Dubai: Women in the UAE should focus on maintaining a healthier lifestyle to improve their reproductive health since obesity is among the top health issues that affect pregnancy and child birth, warns Dr Amala Nazareth.
Dr Nazareth, an obstetrician and gynaecologist and secretary-general of the Emirates Medical Association, was speaking at a press conference on the International Federation of Gynaecology and Obstetrics (FIGO) Regional Conference of the Middle East and Africa.
The three-day congress on women’s health issues starting on Wednesday in Dubai will have over 80 speakers talking about the main issues related to women’s reproductive health.
“The biggest concern in the UAE is obesity that is leading to infertility. Most women have a Basal metabolic index (BMI) of over 30, probably due to work stress, sedentary lifestyles, and improper eating habits. These trigger several factors such as polycystic ovary syndrome (PCOS), hypothyroidism, metabolic syndrome and insulin resistance that contribute to infertility,” said Dr Nazareth.
Other factors that impact women’s reproductive health include Vitamin D deficiency, endometriosis, cardiovascular diseases and cancer. Despite abundant sunshine, 90 per cent of the UAE population suffers from Vitamin D deficiency.
“The active form of Vitamin D — calcitriol — not just controls the oestrogen content in a woman, but many other genes that are involved in embryo implantation,” explained Dr Nazareth.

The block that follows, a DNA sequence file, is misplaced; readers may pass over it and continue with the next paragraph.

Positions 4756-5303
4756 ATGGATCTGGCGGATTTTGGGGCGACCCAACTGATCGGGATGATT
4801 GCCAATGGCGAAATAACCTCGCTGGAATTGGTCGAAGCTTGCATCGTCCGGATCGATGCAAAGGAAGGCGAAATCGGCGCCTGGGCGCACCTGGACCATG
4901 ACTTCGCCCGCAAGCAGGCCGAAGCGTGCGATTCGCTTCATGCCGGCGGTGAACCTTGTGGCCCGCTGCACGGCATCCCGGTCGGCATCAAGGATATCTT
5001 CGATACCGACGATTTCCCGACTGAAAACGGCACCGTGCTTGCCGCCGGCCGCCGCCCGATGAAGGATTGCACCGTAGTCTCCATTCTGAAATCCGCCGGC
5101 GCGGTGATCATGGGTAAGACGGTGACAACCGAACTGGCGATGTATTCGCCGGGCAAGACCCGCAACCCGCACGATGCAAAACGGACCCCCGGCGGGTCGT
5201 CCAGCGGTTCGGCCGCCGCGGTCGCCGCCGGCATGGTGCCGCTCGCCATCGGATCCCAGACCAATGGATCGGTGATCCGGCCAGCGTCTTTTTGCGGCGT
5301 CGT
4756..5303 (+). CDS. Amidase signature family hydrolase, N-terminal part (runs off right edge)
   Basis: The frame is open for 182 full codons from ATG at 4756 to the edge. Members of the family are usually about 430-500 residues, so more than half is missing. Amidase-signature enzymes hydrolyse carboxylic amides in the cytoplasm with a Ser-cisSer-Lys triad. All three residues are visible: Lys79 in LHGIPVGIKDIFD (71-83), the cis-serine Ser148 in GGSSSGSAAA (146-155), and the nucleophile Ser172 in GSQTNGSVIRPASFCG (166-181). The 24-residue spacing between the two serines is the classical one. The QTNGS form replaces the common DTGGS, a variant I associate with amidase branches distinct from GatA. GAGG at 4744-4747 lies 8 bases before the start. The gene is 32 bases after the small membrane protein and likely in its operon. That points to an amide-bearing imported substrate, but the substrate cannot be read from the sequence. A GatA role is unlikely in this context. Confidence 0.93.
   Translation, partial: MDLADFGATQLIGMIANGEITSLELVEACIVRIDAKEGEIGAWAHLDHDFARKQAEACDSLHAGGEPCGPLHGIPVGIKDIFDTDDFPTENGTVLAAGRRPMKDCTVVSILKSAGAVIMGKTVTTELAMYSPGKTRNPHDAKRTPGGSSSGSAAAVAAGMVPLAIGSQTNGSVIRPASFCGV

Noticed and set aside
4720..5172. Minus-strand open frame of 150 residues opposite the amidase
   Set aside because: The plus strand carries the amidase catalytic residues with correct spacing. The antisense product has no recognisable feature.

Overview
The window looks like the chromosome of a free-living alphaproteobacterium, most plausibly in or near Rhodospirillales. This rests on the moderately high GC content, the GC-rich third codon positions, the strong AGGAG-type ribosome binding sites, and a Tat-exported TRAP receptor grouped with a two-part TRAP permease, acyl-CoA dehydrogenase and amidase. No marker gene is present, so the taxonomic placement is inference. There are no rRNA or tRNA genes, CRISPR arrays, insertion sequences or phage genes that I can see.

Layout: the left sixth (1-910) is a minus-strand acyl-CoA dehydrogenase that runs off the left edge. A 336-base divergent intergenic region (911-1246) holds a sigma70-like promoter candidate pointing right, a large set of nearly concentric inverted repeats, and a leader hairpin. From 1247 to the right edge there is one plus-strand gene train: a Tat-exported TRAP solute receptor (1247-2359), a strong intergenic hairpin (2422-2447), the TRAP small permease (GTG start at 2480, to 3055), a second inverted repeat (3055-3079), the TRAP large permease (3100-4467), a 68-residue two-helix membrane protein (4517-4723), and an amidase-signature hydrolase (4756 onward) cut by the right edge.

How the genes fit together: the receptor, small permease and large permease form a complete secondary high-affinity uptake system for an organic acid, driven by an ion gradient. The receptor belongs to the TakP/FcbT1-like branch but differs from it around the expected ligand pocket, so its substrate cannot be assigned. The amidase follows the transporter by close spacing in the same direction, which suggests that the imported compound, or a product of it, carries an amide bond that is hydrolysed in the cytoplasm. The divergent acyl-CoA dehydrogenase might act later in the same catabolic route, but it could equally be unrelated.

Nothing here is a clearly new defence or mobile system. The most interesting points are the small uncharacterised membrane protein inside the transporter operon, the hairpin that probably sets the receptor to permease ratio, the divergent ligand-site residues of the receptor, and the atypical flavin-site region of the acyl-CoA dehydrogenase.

During pregnancy, Vitamin D is required to fight infections, and its supplementation contributes to egg cell maturation in women affected by PCOS. Women who are Vitamin D deficient can face hormonal imbalance making them prone to miscarriage. Lack of vitamin D can also result in complications, such as gestational hypertension and diabetes,
The doctor also noted that women needed to be constantly updated and educated on the health concerns, stressing that women need constant reminders with regards to diet and exercise to counter the prevalent obesity problem.
“We need awareness campaigns to educate women on how to avoid illness. Most women do not understand or realise the constant repercussions of daily stress of work, job and family life which can have a huge toll on a normally healthy individual,” she observed.